In addition to educational programs, the faculty and staff at Simulation Education Network centers provided leadership in novel areas. New policies and procedures were quickly developed based on the best evidence available. Network centers used simulation to test and improve these in a realistic environment (J Clin Anesth 2020;66:109928). This was particularly critical in regions of the country where COVID-19 had not yet surged. Protective equipment intended to reduce the transmission and exposure of health care staff, such as various shields and barrier devices, were developed and tested in simulation centers. Some devices that proved ineffective in a simulated setting were avoided without risking increased infections of health care workers who might have used them. Highly innovative programs were supported to create and test new ventilators. Simulations of critically ill patients provided guidance on potential ventilator splitting, which was required when the surge in New York exhausted available critical care resources. Simulations were also used to assess the safety of modifications to CPAP devices that allowed them to function as ventilators.

Collaboration

Simulation experts are known for their collaboration. The COVID-19 pandemic enhanced communication among the different centers in the Simulation Education Network. ASA facilitated virtual town hall meetings where members shared innovative responses to the pandemic. Focus areas included evaluating and disseminating best practices in how to safely conduct in-person, high-fidelity simulation courses across the network. This has led to a modest increase in the number of offerings for MOCA credit. The Simulation Education Network is currently exploring new approaches for MOCA simulation courses that could provide additional options to safely participate in this unique, personalized CRM activity in the future. Planning has recently resumed for a 2021 joint simulation meeting between the ASA and American College of Surgeons that had to be cancelled last March. The planned focus is on enhancing communication in the perioperative setting using simulation.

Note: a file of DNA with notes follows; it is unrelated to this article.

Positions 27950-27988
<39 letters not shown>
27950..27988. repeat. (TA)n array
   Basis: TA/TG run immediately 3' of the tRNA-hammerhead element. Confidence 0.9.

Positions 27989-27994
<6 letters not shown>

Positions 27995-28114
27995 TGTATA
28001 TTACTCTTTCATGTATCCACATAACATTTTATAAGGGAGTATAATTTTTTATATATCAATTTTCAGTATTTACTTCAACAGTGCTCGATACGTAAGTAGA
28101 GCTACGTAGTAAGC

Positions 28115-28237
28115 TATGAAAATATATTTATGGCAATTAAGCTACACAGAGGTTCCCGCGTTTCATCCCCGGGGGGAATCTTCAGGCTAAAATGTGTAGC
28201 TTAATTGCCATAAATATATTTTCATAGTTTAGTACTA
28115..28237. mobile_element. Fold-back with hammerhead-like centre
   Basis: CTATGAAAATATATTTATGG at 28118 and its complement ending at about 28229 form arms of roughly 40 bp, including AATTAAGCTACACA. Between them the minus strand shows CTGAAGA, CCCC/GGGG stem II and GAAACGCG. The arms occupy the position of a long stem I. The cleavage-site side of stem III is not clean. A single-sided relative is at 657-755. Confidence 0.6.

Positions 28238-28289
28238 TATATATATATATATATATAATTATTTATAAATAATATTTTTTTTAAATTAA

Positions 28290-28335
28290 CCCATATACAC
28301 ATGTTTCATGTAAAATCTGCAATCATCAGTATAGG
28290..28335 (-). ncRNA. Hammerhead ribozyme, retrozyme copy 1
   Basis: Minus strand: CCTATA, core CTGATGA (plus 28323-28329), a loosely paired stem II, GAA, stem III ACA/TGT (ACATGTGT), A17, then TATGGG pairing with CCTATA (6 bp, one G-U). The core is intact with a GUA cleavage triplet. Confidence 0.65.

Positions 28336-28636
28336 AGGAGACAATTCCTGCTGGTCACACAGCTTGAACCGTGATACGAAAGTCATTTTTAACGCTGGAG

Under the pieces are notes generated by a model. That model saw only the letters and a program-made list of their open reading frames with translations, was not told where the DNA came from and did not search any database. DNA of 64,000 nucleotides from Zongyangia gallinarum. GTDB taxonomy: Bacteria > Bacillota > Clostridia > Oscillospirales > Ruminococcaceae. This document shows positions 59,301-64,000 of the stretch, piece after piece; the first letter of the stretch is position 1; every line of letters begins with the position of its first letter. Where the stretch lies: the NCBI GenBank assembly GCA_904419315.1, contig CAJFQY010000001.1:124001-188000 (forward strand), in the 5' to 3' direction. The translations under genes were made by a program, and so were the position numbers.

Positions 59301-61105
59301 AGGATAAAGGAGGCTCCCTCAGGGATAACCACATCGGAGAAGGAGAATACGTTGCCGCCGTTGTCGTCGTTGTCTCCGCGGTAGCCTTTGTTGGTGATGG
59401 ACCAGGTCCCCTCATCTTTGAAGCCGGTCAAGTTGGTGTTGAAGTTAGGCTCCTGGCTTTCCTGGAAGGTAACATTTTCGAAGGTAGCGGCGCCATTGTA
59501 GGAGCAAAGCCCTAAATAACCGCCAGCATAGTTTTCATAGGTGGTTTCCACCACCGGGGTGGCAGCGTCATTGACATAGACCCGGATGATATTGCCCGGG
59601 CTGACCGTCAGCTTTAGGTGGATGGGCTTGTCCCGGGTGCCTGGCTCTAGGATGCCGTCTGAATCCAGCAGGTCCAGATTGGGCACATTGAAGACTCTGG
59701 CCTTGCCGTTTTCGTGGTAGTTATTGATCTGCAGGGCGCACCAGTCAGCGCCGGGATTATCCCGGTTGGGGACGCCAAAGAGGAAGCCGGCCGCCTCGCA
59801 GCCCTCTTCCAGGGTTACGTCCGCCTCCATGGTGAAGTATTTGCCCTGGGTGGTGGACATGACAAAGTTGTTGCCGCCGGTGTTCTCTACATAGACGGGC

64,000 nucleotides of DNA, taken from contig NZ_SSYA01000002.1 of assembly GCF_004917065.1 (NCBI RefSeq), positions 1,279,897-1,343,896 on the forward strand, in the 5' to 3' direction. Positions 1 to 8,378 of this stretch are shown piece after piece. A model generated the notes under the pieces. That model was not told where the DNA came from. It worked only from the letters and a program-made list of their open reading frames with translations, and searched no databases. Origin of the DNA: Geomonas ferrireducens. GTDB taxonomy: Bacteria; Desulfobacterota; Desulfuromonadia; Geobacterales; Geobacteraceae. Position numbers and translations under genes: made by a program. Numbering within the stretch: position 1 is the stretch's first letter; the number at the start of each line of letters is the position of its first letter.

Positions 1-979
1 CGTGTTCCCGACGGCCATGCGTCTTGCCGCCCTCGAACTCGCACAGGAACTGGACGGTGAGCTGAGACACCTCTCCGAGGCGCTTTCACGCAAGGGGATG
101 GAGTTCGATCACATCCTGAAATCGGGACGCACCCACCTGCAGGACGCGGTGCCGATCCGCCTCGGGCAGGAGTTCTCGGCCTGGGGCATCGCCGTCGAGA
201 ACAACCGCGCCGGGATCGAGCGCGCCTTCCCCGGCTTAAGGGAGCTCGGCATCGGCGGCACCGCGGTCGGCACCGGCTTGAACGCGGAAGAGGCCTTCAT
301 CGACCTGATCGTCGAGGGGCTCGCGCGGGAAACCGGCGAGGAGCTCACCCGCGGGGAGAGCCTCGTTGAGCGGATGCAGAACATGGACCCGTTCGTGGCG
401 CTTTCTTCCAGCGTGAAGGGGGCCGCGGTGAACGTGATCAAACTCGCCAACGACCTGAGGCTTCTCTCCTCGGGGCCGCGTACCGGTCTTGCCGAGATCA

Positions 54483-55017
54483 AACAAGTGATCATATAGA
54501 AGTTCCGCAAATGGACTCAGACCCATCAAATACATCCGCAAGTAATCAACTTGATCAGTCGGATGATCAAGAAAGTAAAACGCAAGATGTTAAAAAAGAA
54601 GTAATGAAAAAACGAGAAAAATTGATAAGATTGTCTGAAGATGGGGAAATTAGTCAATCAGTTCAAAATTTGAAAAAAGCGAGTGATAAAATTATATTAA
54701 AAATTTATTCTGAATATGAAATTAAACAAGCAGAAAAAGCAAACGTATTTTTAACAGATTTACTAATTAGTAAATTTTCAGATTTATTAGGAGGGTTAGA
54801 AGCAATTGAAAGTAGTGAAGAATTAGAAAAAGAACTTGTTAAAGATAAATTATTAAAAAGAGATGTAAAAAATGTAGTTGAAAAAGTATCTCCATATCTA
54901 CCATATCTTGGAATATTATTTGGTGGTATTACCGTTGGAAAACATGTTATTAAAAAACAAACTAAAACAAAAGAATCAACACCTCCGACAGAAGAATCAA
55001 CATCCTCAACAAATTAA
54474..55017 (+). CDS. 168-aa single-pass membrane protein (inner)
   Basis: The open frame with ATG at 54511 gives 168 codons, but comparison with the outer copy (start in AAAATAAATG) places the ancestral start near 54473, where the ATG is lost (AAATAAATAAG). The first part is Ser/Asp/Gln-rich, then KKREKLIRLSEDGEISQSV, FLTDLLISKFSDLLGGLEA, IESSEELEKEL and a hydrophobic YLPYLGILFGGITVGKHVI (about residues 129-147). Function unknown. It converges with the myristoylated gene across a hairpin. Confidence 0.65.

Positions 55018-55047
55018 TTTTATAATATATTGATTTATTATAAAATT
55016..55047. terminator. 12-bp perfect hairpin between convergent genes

Conclusions

The COVID-19 pandemic has presented health care providers and organizations with many challenges along with unexpected opportunities. Clinicians have adapted to new processes and even new roles. Moreover, rapid innovation of equipment and policies has leveraged simulation in novel ways that are essential for immediate deployment. Simulation Education Network member organizations have led simulation activities to help organizations and individuals meet these challenges and will continue to promote activities that improve patient care.